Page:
More than a year before the Cassini
spacecraft arrives at Saturn, the Cassini Plasma Spectrometer (CAPS) has
made the first in situ observations of interstellar pickup ions beyond the
orbit of Jupiter. This is the first major discovery using data gathered by
CAPS, destined to reach Saturn in July 2004.

Pickup ions are neutral particles in the solar system that become ionized
near the Sun and join the solar wind, the supersonic stream of charged
particles flowing out from the Sun. By observing these pickup ions,
researchers can better understand the interstellar medium, the low-density
gas and dust that fill the space between stars.

Astronomers have observed interstellar pickup ions as early as 1985 from a
distance of 1 astronomical unit (AU, the distance from the Earth to the
Sun), but never before have they seen pickup ions beyond 5 AU — Jupiter’s
orbit. The CAPS team uploaded software that allowed the instrument to
collect and transmit detections of the relatively rare pickup ions it
encounters on its journey to Saturn.

During the observation period of October 2001 to February 2003 at distances
of 6.4 to 8.2 AU, the instrument collected 2,627 samples. Analyses revealed
that there is a strong depletion of hydrogen pickup ions compared to helium
pickup ions in the region behind the Sun. The team determined that this
newly observed depletion, or “interstellar hydrogen shadow,” is produced by
radiation pressure and ionization of the neutrals. Most hydrogen atoms
cannot penetrate into the downstream shadow region because they must pass
near the Sun where they have a high probability of being ionized and swept
out with the solar wind.

“These are very hard particles to measure because there are so few of them,”
says Dr. David J. McComas, senior executive director of the SwRI Space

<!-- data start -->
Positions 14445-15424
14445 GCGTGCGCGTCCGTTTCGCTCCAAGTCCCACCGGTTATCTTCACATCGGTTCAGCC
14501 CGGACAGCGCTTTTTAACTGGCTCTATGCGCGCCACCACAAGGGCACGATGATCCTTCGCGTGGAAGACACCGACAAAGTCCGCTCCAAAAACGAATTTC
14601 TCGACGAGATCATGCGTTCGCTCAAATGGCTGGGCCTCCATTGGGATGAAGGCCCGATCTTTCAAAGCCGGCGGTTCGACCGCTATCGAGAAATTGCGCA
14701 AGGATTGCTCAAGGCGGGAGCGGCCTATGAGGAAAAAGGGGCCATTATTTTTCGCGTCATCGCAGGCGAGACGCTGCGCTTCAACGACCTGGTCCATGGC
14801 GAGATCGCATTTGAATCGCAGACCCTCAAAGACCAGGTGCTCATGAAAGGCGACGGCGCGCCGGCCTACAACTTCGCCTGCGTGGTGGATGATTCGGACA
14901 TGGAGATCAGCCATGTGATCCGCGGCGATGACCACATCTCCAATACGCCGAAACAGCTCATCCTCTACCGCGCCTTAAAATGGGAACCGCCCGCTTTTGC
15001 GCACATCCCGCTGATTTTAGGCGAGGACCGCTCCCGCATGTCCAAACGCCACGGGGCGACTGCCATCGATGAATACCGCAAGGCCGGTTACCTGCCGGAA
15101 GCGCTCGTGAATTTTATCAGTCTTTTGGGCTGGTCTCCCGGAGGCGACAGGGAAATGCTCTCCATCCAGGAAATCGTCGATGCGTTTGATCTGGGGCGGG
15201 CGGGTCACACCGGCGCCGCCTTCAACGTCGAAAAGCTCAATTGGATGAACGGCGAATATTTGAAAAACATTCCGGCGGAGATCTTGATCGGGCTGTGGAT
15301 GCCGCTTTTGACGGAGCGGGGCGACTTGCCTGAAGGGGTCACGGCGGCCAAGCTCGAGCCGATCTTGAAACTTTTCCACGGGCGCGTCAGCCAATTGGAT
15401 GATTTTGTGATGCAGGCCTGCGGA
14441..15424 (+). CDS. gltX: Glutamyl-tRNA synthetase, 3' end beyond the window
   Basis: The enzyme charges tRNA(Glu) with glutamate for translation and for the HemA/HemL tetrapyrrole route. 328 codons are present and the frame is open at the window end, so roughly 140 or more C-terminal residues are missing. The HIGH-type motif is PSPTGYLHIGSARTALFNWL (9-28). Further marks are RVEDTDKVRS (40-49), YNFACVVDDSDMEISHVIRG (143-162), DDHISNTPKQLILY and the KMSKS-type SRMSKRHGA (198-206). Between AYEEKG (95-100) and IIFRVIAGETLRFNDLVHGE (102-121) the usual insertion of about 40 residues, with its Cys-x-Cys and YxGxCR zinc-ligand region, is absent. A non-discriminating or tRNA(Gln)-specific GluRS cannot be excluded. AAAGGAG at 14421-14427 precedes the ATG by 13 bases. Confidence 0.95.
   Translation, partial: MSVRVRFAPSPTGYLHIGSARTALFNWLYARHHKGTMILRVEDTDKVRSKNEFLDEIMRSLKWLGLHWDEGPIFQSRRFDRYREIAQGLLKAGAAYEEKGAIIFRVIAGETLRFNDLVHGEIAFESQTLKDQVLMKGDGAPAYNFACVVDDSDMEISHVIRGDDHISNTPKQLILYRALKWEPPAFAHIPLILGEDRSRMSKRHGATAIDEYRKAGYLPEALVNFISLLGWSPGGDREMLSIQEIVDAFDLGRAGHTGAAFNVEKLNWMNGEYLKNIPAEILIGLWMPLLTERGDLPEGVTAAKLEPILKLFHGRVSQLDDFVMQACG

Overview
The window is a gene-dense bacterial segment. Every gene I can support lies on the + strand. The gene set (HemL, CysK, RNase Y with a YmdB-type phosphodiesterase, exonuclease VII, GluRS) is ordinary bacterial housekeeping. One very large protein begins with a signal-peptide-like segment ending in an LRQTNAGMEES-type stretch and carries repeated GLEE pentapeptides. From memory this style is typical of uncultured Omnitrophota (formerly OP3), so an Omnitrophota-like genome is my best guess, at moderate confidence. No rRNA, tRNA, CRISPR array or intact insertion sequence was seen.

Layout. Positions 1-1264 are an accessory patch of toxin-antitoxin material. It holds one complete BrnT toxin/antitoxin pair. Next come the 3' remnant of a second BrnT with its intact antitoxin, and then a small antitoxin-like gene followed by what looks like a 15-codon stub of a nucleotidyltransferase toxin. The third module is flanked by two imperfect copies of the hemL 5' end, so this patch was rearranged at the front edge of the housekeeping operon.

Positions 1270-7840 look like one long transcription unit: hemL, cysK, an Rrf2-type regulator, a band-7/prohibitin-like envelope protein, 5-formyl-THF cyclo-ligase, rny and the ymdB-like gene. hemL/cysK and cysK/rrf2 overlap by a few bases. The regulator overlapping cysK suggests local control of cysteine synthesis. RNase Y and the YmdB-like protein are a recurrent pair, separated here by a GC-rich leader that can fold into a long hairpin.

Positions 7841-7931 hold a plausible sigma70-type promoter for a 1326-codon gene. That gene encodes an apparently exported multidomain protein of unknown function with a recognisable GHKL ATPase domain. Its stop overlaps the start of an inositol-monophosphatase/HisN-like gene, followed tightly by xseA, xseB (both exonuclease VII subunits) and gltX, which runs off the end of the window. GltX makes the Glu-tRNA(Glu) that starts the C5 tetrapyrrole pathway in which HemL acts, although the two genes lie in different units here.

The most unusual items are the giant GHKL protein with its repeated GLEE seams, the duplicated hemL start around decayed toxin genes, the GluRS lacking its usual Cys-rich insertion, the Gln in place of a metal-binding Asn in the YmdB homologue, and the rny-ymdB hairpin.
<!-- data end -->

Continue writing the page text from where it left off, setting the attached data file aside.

Science and Engineering Division. “Previous models have included something
like this interstellar hydrogen shadow, but these are the first direct
measurements of it.”

Institute Scientist Dr. David T. Young is principal investigator of the CAPS
instrument, the largest, most complex space plasma instrument flown to date,
which will detect and analyze plasma (electrons and ions) found throughout
the solar system. The overall mission of the Cassini spacecraft is to image
the Saturn system at infrared, ultraviolet and visible wavelengths and to
directly sample the dust, neutral and charged particle environment. Cassini
also carries the Huygens probe, built by the European Space Agency, to study
Saturn’s moon, Titan.

“This is certainly the first of many new discoveries to come by the Cassini
spacecraft, and the Cassini Plasma Spectrometer in particular,” says
McComas. “To have been able to make such an important contribution to
heliospheric phenomenon on the way out to Saturn has been a great treat.”

SwRI also leads a feasibility study for the proposed Interstellar Boundary
Explorer (IBEX) program, one of five candidates vying to fill two NASA
mission slots. If selected, the program would launch a pair of energetic
neutral atom cameras to directly image the interaction between the solar
system and the interstellar medium – the region that the interstellar
neutrals must flow through to enter the heliosphere.

The paper “The Interstellar Hydrogen Shadow: Observations of Interstellar
Pickup Ions Beyond Jupiter,” is being presented December 9 at the American
Geophysical Union (AGU) meeting in San Francisco and is in press in the
Journal of Geophysical Research.